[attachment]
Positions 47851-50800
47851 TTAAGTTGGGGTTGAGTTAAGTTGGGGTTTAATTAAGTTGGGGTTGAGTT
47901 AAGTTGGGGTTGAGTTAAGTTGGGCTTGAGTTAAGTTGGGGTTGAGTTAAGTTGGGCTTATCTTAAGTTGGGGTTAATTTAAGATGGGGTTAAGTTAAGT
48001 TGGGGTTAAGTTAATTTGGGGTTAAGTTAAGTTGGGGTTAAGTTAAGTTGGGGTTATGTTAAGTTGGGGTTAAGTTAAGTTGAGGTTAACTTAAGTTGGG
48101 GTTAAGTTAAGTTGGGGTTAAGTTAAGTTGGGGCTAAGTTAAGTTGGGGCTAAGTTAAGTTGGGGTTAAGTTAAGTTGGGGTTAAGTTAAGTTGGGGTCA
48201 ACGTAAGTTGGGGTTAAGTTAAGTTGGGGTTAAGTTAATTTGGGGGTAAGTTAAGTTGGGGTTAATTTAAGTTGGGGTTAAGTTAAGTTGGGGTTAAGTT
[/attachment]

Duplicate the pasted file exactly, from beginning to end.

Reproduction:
Positions 47851-50800
47851 TTAAGTTGGGGTTGAGTTAAGTTGGGGTTTAATTAAGTTGGGGTTGAGTT
47901 AAGTTGGGGTTGAGTTAAGTTGGGCTTGAGTTAAGTTGGGGTTGAGTTAAGTTGGGCTTATCTTAAGTTGGGGTTAATTTAAGATGGGGTTAAGTTAAGT
48001 TGGGGTTAAGTTAATTTGGGGTTAAGTTAAGTTGGGGTTAAGTTAAGTTGGGGTTATGTTAAGTTGGGGTTAAGTTAAGTTGAGGTTAACTTAAGTTGGG
48101 GTTAAGTTAAGTTGGGGTTAAGTTAAGTTGGGGCTAAGTTAAGTTGGGGCTAAGTTAAGTTGGGGTTAAGTTAAGTTGGGGTTAAGTTAAGTTGGGGTCA
48201 ACGTAAGTTGGGGTTAAGTTAAGTTGGGGTTAAGTTAATTTGGGGGTAAGTTAAGTTGGGGTTAATTTAAGTTGGGGTTAAGTTAAGTTGGGGTTAAGTT